Wei-To is an important Deva or God in the Chinese Pantheon as
his image is always present in all temples as the `Entry Guardian'.
He is the General-in-Chief of the thirty-two heavenly generals
who come under the Four Heavenly Kings and has earned such
titles as the `Protector of the Buddhist Faith', the `Protector of
Monasteries' and the `Protector of Dharma Books'. In all temples
where his image is found, he is always placed with his back to
the statue of Maitreya Buddha (Mi-Lo Fwo) so that he faces the
Main or Grand Hall known as the `Tai Hung Pao Tien' where
the main images of the temple are instal ed.
According to the teaching, Wei-To was a son of a heavenly king
who was so virtuous that when Sakyamuni Buddha was entering
Nirvana, he instructed the prince to guard the Buddhadharma.
us it became his duty to protect the members of the Sangha
whenever they are disturbed in their cultivation by the retinue
of Mara, the Tempter. And whenever a conflict arises among
religious Orders, General Wei-to wil discharge his duty to help
bring about a peaceful set lement. His Sanskrit name is Skanda.
Quite often his images are also found in small shrines located
at turning points of roads so as to afford protection against evil.
It is very easy for people to be impressed with his looks which
has a military bearing. He is always portrayed as a young and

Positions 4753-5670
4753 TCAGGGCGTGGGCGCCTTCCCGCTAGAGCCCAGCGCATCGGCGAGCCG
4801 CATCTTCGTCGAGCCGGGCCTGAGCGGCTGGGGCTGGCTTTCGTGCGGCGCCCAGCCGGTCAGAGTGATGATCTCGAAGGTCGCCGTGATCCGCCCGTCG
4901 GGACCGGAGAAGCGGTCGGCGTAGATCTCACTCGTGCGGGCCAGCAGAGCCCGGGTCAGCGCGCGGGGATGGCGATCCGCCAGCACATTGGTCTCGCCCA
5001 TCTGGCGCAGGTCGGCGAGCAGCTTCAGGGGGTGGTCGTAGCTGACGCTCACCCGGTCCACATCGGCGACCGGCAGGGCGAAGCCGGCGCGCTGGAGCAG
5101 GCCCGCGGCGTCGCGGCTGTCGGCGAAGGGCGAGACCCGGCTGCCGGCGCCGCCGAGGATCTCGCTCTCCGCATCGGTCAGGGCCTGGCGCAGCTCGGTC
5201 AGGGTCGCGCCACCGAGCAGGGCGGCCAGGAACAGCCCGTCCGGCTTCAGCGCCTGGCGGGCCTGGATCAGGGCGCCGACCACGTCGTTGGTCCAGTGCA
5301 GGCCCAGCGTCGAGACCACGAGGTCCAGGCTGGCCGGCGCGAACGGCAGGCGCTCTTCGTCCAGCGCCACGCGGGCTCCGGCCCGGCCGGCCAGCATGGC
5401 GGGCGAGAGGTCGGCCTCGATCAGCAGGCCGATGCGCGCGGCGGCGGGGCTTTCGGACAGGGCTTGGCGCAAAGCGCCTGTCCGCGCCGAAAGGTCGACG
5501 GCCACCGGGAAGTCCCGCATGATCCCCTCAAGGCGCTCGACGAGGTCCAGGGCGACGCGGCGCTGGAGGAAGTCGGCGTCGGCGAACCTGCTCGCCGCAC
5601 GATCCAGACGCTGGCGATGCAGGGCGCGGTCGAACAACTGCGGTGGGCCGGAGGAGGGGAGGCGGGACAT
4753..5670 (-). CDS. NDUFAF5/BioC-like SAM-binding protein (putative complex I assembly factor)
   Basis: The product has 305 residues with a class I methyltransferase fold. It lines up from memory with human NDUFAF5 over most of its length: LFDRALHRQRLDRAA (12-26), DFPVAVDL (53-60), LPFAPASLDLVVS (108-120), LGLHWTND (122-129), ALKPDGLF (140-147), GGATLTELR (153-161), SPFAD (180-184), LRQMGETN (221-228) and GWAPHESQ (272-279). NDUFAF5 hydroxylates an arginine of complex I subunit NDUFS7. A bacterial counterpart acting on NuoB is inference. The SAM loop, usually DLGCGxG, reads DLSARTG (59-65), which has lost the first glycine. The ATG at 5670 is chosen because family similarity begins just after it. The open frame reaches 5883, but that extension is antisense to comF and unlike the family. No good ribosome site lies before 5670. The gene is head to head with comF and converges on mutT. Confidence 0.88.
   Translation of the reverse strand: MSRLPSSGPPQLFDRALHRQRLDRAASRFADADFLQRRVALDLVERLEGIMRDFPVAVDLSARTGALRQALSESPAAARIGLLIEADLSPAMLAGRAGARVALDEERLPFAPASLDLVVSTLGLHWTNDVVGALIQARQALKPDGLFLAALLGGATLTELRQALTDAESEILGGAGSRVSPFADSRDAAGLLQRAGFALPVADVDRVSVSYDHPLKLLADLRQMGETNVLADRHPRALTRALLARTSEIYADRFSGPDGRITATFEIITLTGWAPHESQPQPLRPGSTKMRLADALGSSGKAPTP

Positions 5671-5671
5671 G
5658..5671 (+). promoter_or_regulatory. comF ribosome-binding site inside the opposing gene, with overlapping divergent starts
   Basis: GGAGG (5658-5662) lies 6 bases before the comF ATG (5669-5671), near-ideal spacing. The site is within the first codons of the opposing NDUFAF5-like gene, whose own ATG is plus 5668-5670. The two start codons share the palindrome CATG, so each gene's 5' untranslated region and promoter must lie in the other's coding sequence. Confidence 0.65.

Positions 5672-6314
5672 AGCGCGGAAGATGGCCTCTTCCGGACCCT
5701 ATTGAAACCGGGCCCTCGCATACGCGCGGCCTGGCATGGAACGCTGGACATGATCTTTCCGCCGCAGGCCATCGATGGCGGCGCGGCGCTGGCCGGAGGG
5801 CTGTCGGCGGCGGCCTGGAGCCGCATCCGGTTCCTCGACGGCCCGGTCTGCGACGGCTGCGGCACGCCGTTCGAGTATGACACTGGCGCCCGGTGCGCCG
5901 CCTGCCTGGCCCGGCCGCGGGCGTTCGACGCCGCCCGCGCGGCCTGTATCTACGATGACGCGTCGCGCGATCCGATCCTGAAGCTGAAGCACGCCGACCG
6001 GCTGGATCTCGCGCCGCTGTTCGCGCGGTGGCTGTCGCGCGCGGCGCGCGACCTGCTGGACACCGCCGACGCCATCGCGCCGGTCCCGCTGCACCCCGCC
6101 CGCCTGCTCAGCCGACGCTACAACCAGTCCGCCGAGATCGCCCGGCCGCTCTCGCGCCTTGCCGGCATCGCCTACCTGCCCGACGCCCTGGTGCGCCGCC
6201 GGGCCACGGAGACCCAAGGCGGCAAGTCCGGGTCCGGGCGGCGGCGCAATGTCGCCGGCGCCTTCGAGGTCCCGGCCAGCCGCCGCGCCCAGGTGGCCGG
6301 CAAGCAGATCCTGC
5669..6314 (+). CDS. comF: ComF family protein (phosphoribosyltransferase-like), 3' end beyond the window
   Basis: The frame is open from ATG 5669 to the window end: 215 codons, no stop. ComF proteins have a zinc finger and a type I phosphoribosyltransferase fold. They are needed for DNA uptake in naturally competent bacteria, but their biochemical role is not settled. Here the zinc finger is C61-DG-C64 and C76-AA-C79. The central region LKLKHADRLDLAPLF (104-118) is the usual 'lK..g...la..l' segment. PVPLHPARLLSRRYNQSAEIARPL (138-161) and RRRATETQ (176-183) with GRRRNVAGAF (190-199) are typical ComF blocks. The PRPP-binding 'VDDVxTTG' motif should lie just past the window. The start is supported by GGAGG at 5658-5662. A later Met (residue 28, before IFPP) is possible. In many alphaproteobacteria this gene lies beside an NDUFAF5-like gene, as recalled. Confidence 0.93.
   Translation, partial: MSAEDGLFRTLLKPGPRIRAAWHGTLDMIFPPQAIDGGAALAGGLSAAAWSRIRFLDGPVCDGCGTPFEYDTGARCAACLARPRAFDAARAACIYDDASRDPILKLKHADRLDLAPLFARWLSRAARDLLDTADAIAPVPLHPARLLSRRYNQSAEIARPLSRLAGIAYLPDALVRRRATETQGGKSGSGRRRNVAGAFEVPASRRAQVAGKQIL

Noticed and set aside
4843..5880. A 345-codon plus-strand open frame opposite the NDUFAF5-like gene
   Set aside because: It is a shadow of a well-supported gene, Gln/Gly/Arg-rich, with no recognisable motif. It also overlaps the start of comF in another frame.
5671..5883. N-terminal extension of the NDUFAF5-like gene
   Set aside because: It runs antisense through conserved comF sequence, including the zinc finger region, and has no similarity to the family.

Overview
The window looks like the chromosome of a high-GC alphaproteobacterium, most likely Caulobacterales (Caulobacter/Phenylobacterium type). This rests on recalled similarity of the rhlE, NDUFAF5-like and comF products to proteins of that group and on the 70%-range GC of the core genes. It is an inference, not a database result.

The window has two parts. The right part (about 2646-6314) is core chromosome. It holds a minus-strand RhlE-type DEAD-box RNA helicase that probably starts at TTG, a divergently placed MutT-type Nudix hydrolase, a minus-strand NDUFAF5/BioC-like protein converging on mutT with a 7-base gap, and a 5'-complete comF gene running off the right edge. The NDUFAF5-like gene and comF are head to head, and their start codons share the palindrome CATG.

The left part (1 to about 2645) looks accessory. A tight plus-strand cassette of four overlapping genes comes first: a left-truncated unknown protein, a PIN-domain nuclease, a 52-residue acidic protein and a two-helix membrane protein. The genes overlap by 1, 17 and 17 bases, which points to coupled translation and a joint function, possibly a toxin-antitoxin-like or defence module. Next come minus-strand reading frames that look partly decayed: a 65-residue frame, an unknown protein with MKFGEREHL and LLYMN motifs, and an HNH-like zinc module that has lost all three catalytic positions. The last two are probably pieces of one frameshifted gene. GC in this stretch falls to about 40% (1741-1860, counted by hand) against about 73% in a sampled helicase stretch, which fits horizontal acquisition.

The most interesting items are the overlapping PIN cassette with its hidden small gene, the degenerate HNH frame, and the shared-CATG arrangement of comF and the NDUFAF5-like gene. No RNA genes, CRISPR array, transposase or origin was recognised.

good looking man clad in full armour and headgear of a gen-
eral, standing and leaning upon an impressive looking sword or
gnarled staff with both hands, or he could be holding a sceptre-
shaped defensive weapon.
Just as Maitreya, who as a Bodhisattva, has earned the mark of
respect of a Buddha, Wei-To, though only a Deva or God, is
very often addressed as a Bodhisattva or `Wei-To P'usa'. is is
attributed to the prediction
that he wil in the future
become the Buddha Rucika
or `Lou-Chi Fwo', the last
of the thousand Buddhas
in our world period.
Since Vajrapani, a very
popular Tibetan Buddhist
Bodhisattva who is the
God of Rain, and also
known as the underbolt-
Bearer, also shares this
prediction, one thus finds
Wei-To being referred to as
him. However he has not
gained sufficient fol owers
to become a major Deity
in Buddhism. His birthday
fal s on the 3rd day of the
6th month which is hardly
celebrated in a grand scale.
AN IMAGE OF WEI-TO
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